Arriving at Fairbridge in 1953 was an overwhelming experience. My brothers were put into a separate cottage from me, shoes were taken off, all personal belongings taken away. With my mother in london working 3 jobs my oldest brother being 8-10 years old was left to look after us. As you can imagine having him being separated was so sad. The roads were of gravel, our poor feet suffered many a stubbed toe. One could always pick out the new arrivals by the way they hobbled on the stones to walk. Our legs were fully plastered up because of the mozzie bites. I can tell you it was no mean feat taking it off in a bath on cold water – the screams never leave you. We walked on separate roads from our brothers – the girls on the top road. We worked before school, after school and if you were on kitchen duty you would have to get up at Sam, summer and winter, light the wood stove and make sure you had the kettle boiling to bring the cottage mother a cup of tea. Woe betide you if due to wet wood, there were tea leaves floating on top of the cup. Punishment meant any of the privileges we had were taken away and we had to work longer in the kitchen. WE were not allowed to go to the toilet after 7pm at night and often she would use the stick on us. Our cottage mother was a spinster from England and she had to be the most heartless woman you could find, she would never eat from our plates, cups and cutlery calling us “we were little gutter snipes”. We were never allowed to sit on the lounges as they were for her; we sat on the floor, standing up just long enough to brush he grey locks. I could not put into print many of the personal hygiene things she made us do or not let us do. She scared the living daylights out of us. A few presents that were sent out to us from my mother were immediately taken from us and were sent to her nieces in England. There are so many unkind things she did to us girls that one of our older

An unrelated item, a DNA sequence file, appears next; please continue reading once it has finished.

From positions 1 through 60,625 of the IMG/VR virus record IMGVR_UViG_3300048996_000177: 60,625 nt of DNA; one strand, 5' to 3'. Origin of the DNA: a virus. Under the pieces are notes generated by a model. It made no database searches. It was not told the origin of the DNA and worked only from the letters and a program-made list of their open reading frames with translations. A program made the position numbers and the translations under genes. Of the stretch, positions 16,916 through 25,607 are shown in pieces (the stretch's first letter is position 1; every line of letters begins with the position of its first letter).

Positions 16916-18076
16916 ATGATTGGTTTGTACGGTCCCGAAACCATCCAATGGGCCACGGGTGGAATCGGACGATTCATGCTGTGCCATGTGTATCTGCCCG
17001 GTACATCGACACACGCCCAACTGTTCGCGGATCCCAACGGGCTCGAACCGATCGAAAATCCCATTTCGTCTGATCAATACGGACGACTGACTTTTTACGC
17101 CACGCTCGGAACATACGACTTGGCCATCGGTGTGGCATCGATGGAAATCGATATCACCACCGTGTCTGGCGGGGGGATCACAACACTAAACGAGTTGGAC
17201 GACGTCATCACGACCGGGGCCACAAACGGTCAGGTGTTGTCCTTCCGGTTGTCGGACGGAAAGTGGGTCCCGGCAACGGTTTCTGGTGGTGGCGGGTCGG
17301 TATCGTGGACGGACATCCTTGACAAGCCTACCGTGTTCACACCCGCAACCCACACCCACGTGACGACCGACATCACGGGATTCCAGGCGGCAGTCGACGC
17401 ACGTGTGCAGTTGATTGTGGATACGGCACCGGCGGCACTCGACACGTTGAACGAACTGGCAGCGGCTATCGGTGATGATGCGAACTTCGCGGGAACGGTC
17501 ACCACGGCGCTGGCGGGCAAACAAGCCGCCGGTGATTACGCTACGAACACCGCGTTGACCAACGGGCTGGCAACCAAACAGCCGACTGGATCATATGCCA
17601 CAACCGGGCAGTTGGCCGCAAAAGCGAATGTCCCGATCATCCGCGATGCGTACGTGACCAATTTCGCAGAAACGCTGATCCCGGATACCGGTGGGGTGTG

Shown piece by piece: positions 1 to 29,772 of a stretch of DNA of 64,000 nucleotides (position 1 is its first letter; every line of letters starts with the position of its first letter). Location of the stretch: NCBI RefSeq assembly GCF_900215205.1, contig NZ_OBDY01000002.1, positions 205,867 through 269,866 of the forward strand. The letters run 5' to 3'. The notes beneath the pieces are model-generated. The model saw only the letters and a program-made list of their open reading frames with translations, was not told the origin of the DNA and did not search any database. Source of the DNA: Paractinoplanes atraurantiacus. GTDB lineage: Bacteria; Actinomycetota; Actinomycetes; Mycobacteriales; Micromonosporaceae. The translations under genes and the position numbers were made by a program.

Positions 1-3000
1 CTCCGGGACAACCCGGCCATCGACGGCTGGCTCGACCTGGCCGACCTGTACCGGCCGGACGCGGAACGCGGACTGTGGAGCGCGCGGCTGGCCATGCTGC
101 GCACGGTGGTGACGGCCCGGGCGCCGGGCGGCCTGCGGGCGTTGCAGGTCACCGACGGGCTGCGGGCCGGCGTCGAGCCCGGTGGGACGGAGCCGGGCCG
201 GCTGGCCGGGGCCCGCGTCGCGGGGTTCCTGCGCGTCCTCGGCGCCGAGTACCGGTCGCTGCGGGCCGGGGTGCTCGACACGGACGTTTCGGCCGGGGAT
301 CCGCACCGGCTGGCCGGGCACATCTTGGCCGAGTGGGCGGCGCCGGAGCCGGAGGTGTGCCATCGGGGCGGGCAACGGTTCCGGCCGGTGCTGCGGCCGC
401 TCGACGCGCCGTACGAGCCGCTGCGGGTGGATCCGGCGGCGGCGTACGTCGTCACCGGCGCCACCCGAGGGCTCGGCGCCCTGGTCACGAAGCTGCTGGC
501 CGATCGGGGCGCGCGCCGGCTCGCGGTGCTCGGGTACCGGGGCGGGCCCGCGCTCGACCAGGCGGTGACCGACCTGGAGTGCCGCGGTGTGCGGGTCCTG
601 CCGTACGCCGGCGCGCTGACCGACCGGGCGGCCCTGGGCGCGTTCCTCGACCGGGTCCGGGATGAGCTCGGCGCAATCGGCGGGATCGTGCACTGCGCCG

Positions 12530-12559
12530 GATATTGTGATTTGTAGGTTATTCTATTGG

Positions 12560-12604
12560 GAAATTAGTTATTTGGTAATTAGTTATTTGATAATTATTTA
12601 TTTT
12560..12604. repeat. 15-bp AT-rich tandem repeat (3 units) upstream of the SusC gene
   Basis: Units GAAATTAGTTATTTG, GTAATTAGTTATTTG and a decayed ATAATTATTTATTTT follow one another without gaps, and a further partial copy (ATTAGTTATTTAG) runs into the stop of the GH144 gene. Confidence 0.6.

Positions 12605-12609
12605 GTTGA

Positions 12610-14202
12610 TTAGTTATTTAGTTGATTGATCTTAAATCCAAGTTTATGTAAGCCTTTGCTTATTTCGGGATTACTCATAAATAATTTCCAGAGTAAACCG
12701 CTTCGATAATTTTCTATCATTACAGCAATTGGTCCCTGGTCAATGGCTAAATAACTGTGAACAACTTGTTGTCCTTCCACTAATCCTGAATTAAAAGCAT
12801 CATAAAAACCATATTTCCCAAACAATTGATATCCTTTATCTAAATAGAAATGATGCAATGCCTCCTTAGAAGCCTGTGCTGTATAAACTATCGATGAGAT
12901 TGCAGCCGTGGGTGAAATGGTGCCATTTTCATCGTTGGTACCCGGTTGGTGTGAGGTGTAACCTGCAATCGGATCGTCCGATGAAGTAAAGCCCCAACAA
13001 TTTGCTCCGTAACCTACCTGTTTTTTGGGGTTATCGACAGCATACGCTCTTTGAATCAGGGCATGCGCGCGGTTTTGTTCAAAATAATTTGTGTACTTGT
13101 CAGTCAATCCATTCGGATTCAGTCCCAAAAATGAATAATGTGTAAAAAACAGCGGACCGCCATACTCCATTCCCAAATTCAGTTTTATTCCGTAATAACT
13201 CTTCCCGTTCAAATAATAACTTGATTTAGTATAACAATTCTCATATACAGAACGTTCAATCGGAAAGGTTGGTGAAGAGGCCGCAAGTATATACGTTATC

girls in our cottage became very friendly with the then headmaster or principal, Mr Allan’ daughter telling her all the things she did to us. The cottage mother was immediately given the sack. I was fifteen and a half so I had endured her since I was eight and a half years. Those last 6 months at the farm were the happiest of my childhood. The day came when I reached 16 and was taken to Perth to buy a few clothes and a small suitcase to begin my life on my own. On my last night I remember having dinner at Mr Allan’s house and not being able to touch a mouthful. The next morning the deputy head, Mr Brayne took me by car to Mt Barker to work as a domestic. I cried all the way down with my head turned towards the side window. I was so frightened to leave alii knew and to be alone and not know how to buy a bottle of milk let alone have any social skills.

I left my 2 siblings at the farm and with my first 2 or 3 pays bought them each some thongs

to wear and my younger brother says to this day how proud he was to have something on

his feet.

We were totally unprepared for the outside life with not having anyone to go to. Fairbridge

was so isolated and we were treated without love or compassion, never knowing what to

tell people about our lives. We were ashamed and self blaming. Thanks Margaret

Humphreys for giving us a label as child migrants.

At least we were something.